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Biological Width - Dental Implantts

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Biological Width - Dental Implants

The phenomenon of the establishment of a zone of biological width has been with use for many years in dentistry. In its most simplified form, biological width is defined as the distance necessary for a healthy existence of bone and soft tissue from the most apical extent of a dental restoration. In a more complex form, the definition states that there must not be any encroachment of a restorative margin within two millimeters of the bone that surrounds the tooth...

The problem is not the restoration per se, but rather, the bacteria which will always find shelter in the interface between the restorative margin and the tooth structure. The presence of bacteria and their associated toxins within approximately 2mm of the boney margin will cause and inflammatory response in the soft tissue and an eventual apical migration of the entire periodontal complex (gingiva, periodontal ligament and bone).

 The purpose of this paper is to discuss the phenomenon of biological width as it pertains to dental implants and to look at any contributing factors in the re-establishment of biological width that may be attributed to dental implants alone.

 

Observations regarding bone loss around healthy dental implants

 From the beginning of the Brånemark work, it was noticed that there would almost always be a loss of crestal bone around a dental implant. This bone usually stabilized at the first thread of the 7implant. The loss was attributed to function, loading and other normal stages of implant use, but there was really never any proof about what was happening.

 The Brånemark implant was a two stage implant which was initially placed below the crest of bone and subsequently uncovered and attached to a restoration or an abutment. It was noted that no bone loss occurred under most circumstance before the second stage surgery. In every case, after second stage surgery, bone loss would occur to about the level of the first thread of the implant or approximately 2mm. Researchers did not understand this second stage bone loss, but it appeared self limiting and was therefor accepted as normal.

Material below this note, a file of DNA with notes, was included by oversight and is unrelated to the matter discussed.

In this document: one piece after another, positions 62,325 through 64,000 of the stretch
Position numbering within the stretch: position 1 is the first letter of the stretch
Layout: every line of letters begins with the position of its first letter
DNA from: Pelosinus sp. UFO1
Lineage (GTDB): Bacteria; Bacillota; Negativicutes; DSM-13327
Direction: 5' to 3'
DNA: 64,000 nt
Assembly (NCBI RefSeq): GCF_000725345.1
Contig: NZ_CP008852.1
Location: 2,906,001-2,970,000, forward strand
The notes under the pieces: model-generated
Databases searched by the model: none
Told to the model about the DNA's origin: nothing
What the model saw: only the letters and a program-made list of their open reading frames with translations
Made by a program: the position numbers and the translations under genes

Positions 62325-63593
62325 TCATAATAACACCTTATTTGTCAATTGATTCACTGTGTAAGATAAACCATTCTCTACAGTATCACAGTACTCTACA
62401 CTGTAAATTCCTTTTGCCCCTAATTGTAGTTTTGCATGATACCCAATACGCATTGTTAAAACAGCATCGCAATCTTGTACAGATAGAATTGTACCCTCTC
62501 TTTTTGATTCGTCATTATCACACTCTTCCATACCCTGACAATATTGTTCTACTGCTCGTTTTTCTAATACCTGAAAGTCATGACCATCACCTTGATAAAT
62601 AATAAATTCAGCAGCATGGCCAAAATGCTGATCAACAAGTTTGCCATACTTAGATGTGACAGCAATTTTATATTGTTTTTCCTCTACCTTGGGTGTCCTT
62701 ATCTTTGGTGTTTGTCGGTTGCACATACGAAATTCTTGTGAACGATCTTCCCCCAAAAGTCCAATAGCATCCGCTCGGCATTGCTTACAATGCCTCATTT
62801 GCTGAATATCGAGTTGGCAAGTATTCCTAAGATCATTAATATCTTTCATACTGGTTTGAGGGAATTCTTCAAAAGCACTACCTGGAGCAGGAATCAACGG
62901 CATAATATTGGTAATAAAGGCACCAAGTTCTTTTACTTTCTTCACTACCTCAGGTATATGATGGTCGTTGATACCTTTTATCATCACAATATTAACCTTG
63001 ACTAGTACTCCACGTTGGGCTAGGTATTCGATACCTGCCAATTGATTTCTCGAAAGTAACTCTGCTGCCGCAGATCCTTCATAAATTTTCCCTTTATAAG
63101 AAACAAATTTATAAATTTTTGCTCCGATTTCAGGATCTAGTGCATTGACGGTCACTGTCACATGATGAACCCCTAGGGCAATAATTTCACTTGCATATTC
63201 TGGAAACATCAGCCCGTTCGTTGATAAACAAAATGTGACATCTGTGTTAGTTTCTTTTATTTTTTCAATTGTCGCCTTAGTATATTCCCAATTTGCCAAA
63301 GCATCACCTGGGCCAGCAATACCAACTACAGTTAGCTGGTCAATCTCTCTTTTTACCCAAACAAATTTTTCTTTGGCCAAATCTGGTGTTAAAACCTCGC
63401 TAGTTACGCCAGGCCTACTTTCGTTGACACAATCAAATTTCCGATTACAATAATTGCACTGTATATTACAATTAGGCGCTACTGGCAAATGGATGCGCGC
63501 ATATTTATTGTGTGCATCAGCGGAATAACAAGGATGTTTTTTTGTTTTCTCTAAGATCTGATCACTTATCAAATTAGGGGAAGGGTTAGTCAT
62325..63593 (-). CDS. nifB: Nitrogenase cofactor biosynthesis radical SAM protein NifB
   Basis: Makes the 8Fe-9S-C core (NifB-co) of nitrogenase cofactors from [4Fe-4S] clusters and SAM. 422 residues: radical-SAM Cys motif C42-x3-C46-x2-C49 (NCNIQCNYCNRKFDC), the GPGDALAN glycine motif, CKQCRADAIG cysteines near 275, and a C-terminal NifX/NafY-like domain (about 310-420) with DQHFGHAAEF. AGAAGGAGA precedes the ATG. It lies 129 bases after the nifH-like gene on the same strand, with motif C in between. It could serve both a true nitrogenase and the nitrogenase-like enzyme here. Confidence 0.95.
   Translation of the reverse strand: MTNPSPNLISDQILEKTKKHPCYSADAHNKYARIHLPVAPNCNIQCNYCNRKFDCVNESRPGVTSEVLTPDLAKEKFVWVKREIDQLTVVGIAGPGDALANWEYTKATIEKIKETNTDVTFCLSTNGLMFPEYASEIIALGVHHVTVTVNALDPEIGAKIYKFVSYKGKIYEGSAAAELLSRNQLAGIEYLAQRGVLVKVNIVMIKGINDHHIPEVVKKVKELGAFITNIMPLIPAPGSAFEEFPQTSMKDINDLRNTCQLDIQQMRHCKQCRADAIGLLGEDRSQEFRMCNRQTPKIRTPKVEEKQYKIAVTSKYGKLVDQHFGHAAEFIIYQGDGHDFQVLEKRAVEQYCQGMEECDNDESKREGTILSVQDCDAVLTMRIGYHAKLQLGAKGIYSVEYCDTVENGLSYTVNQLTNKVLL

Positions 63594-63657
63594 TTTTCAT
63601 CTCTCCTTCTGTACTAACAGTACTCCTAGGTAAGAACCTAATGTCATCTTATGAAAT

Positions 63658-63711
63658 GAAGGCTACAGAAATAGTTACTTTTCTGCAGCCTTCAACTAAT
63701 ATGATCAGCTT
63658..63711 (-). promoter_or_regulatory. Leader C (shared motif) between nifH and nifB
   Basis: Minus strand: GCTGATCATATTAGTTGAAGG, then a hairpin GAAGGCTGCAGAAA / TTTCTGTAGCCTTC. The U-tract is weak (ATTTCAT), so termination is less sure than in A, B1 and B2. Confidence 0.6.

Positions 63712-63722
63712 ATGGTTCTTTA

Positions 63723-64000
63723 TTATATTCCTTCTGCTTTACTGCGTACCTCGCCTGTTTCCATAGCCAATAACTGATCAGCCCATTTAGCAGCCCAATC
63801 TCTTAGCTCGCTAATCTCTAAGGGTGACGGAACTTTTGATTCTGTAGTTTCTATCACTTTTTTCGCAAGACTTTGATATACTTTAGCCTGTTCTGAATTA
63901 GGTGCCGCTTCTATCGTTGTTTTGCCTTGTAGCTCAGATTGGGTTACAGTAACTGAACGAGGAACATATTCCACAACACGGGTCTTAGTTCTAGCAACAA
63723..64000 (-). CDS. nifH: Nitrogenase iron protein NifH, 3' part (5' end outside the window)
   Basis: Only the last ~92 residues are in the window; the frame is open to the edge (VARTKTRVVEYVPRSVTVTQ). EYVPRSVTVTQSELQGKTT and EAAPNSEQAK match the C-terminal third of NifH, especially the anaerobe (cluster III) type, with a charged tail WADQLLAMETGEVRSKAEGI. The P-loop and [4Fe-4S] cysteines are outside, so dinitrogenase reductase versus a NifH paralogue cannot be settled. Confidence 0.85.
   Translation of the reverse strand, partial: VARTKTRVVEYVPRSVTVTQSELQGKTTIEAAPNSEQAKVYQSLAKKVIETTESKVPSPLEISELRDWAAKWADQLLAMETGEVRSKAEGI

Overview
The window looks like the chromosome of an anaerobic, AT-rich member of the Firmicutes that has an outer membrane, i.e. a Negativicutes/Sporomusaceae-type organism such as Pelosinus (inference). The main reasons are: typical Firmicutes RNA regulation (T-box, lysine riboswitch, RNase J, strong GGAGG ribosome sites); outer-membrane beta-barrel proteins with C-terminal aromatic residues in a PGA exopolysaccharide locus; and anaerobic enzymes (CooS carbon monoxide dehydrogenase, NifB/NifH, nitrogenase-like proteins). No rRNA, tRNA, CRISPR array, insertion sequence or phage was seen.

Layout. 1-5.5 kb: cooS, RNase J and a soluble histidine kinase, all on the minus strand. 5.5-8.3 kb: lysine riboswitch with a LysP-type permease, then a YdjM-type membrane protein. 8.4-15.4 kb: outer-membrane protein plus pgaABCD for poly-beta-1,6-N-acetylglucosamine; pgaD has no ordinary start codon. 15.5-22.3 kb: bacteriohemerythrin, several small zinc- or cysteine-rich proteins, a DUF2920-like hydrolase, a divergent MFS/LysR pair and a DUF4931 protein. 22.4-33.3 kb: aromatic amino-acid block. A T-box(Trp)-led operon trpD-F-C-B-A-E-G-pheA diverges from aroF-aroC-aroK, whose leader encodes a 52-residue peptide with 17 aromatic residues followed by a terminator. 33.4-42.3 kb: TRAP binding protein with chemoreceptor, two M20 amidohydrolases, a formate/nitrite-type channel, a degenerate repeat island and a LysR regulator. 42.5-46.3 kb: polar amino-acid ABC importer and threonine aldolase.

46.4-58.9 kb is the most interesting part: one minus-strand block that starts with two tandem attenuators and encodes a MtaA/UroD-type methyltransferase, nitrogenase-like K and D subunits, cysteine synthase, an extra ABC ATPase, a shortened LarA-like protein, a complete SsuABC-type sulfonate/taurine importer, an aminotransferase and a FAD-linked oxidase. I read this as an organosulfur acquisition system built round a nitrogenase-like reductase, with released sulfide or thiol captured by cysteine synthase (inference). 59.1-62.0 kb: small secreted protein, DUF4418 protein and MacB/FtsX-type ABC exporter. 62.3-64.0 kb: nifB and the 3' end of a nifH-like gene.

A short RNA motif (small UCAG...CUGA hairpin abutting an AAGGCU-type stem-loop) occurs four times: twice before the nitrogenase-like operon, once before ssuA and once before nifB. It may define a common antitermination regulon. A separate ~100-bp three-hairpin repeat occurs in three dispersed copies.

It is interesting to note that some other systems, such as the one stage ITI system, did not experience this bone loss. It was thought that this lack of bone loss might have something to do with the surface of those implants, however, when those implants were used in a two stage procedure, they suffered the same or greater bone loss at second stage surgery and attachment.

 Many researchers and clinicians were still puzzled by this bone loss and offered different theories as to why it might occur and how it might be prevented. Dr. Carl Misch was sure that this bone loss was due to functional loading and the inability of the various implant designs to properly distribute the functional forces within bone. His theories lead to a new design of dental implants. Some groups, like the Nobel Biocare researchers, felt that this was just a reflection of the positioning of the threads and felt that bone would always be lost to the first thread of any implant. They proved themselves wrong with their first attempt at a wide diameter implant which had the first thread right at the top of the implant (so now the bone loss moved down to the third or fourth thread) and then with their conical implant, they proved themselves disastrously correct (The conical implant had a smooth conical top which extended for about 3mm. It was totally countersunk in bone and the bone loss always resulted in 3mm or more. In this case, it was the polished collar which just would not allow for the connection of the boney interface.).

 What truly accounts for biological width relative to dental implants?

 When an implant is placed at or below the crest of bone and is then covered with a soft tissue barrier to prevent any ingress of bacteria, the bone level will remain in a virtual steady state. We do see some instance of cupping or bone loss around covered implants, but this is fairly less common and may be due to aggressive countersinking or damaging of the bone at the time of insertion. It might also be due to altered healing responses in patients with poor healing factors such as smoking.

When an implant is exposed to the outside world, there is a connection of some sort of abutment or prosthetic to the implant. This connection will harbor bacteria and the body reacts to this bacteria by attempting to establish a zone of biological width. Bone and soft tissues will recede from the bacterial laden gap usually to about the two millimeter mark which usually coincides with the first thread of a threaded implant. Once this biological width has been re-established, the system returns to a steady state.

 Implants that are placed in a one stage procedure such that the top of the implant is at least 2mm above the crest of bone should not show any significant bone loss at restoration attachment and during ensuing function. The biological steady state is established in these situations right from the initial surgery and should be completely maintainable unless there is a significant loss of the attached gingiva. In this sense, any implant may be used as a one stage implant and may be used to prevent additional bone loss at restoration hook-up and subsequent functional loading.

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